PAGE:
July/August 1973 – Self-catering in Jail The cell’s full. Men sit on the floor and on benches attached to the wall Three of them sit on wooden boxes. Two Europeans or Americans, the rest, judging by their clothes, are Afghans. When the two uniforms push me into this dungeon, hardly anyone looks up. Some of

July/August 1973 – Self-catering in Jail

The cell’s full. Men sit on the floor and on benches attached to the wall Three of them sit on wooden boxes. Two Europeans or Americans, the rest, judging by their clothes, are Afghans. When the two uniforms push me into this dungeon, hardly anyone looks up. Some of the prisoners read, others talk to each other, some just stare apathetically. Completely helpless and close to the tears, I stand in the door that closes loudly behind me. It feels like a few minutes are passing, in fact it’s more like seconds until a “Selam” is coming from three or four different mouths towards me. In the back right from the corner, from one of the European-looking men comes a somewhat louder “Hi”. He makes me move in his direction. Carefully, to avoid kicking anybody, I balance into “the European corner”.

Kabul im Jahr 2010 Foto:© Marion Althaus

“My name is Willem, I’m from the Netherlands. This is Pierre from Canada.” The Canadian has a pretty strong French accent. He’s from Quebec maybe. Willem speaks German quite well, but the three of us will stick with English. Very briefly, I tell them why I’m here, that I was caught “in the act” photographing a signpost at the airport. Pierre allegedly travelled with a false passport and has been here for about a week. The Dutchman has been in Kabul for over a year, speaks a few words of Dari and was caught stealing. The two of them give me a brief introduction to Afghan prison life.

Guards bring something to eat twice a day. At sunrise and sunset. With every “meal” there is nan, the flatbread baked from sourdough. And they bring water with it. Nothing else. Sleeping is on the concrete floor, on woollen blankets, thrown into the cell in the evening. The toilet is the hole in the floor, in the far left corner, behind the curtain – undoubtedly the source of the smell in the cell. Next to it there is a water bucket that is filled up from time to time. There are no showers or prison clothes. Willem and Pierre tell us that almost everyone in here is additionally supplied from outside. Friends or relatives are allowed to bring food, books and drinks. Writing materials are forbidden, as are conversations. Usually what the relatives bring has to be left at the front guard. After the “commission deduction”, one of the guards then passes it on to the prisoner.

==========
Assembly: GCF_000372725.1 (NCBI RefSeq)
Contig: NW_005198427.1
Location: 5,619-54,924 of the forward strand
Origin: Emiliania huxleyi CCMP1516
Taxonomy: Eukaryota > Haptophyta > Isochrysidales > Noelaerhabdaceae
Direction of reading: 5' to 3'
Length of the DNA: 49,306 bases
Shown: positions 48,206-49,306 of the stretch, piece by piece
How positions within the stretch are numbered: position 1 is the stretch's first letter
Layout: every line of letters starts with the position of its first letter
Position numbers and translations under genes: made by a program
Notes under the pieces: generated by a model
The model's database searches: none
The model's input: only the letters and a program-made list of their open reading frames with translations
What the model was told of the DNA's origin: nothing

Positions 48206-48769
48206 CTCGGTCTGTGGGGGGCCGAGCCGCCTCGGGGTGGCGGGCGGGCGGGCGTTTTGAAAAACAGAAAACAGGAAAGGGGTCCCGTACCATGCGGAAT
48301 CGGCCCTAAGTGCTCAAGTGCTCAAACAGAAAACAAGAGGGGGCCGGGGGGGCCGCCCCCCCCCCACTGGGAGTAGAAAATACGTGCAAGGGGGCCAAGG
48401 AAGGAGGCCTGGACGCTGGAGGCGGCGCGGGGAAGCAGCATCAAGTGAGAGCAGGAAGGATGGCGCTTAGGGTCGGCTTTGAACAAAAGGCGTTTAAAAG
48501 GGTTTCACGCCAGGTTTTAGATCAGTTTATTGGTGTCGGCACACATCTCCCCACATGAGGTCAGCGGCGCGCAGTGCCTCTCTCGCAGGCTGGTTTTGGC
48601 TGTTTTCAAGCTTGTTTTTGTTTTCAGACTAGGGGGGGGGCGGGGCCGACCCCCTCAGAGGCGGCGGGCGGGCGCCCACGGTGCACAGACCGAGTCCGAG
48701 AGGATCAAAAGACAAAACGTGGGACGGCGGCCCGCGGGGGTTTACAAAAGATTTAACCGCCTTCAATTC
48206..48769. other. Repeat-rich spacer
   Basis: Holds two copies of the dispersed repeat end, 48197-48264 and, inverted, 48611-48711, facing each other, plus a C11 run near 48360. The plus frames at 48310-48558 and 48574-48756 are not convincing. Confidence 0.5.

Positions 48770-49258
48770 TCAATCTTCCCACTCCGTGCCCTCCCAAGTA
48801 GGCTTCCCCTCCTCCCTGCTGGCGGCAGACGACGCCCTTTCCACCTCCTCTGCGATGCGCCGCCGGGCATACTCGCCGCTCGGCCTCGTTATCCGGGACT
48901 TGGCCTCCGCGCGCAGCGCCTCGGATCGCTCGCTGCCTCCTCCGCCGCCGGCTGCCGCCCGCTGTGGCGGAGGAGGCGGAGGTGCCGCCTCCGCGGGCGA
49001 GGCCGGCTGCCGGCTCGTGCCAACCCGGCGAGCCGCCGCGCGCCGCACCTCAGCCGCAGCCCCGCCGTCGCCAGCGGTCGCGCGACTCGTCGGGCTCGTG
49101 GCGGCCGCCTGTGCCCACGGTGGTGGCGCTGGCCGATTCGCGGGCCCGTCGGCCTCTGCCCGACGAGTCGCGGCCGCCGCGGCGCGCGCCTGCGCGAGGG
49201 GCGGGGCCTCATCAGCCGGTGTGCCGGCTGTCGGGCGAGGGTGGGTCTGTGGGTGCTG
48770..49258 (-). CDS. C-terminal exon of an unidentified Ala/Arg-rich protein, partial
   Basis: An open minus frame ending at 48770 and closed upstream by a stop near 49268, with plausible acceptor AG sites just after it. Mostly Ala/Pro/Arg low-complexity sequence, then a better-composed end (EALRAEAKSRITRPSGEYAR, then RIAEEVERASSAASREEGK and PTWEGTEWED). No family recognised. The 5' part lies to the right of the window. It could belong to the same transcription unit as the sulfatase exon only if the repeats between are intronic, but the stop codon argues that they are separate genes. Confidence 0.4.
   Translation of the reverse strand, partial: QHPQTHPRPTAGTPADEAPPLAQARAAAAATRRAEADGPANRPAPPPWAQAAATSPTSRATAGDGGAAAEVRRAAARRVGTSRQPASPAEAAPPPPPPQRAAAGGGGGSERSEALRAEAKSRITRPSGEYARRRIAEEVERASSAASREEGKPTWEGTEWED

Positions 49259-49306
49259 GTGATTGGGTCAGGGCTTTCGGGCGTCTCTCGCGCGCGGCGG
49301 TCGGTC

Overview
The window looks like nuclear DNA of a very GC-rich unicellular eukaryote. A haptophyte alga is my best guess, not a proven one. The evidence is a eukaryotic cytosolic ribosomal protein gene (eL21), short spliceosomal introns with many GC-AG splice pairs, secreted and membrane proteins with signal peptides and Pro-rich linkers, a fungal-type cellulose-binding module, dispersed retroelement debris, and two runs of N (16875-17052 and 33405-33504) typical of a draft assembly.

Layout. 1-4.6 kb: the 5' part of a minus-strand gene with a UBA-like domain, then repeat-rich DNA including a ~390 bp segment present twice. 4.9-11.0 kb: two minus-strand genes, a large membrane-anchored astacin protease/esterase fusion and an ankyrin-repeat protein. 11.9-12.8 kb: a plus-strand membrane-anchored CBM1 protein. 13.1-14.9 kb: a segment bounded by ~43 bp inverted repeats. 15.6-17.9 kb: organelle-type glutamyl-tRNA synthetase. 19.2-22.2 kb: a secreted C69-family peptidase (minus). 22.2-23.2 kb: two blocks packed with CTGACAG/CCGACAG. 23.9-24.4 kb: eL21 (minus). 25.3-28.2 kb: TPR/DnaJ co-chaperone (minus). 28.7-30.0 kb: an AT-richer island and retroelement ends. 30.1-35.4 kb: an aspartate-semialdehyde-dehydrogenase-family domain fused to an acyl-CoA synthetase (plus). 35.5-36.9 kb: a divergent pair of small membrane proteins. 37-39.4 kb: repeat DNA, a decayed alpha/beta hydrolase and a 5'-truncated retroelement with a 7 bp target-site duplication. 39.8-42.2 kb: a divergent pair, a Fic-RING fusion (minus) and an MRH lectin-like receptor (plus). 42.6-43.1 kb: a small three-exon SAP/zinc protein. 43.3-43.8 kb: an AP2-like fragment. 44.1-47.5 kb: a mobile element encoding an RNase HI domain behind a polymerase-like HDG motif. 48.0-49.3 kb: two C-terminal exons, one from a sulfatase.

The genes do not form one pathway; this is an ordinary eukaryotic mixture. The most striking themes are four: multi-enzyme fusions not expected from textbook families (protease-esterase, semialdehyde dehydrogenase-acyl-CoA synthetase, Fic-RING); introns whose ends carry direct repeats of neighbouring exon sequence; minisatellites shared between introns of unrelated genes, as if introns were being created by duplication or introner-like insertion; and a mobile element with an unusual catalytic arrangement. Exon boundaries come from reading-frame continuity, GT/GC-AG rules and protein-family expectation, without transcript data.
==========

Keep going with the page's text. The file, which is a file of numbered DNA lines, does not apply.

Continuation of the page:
But how can Monika and Michelle find out where I am? “Do they know you’ve been arrested?” Pierre wants to know. Sure, the two were at the spot. “How good that they didn’t try to intervene, then they would be in prison themselves now.” Willem is confident. If they know you’ve been arrested, they’ll find out where you are. His tenor: wait, be patient, my friends were here for the first time after only two days. He’s an optimist, I think to myself and hope that the girls will at least manage to get in touch with me. I also hope that they went to the German Embassy and report on my arrest.

The first night is terrible. The flat bread is bloating – and not only with me. A dozen snorers in the room and constantly someone goes on the hole in the floor. I don’t mind the fact that it’s hard as concrete underneath my blanket. That’s fine with me. But the permanent restlessness and the oppressive narrowness bother me. A lot. We are really close together, a bit like the fishes in a can. A aged man with bushy eyebrows and crippled hands lies diagonally beside me. Every time he moves, I get a kick from him.

When in the morning another prisoner collects the blankets and distributes the bread, I’m not sure if I slept at all. My contact lenses are a much bigger problem at the moment. I have only had the hard lenses in my eyes for a good 24 hours, but they are already burning and Pierre confirms to me that my eyes are red. The lenses will have to be removed soon, otherwise there could be a severe inflammation. But where to put these little things? And: how can I cope without glasses? With my short-sightedness I can’t get very far without visual aids. Probably I wouldn’t even hit the hole in the stinking corner.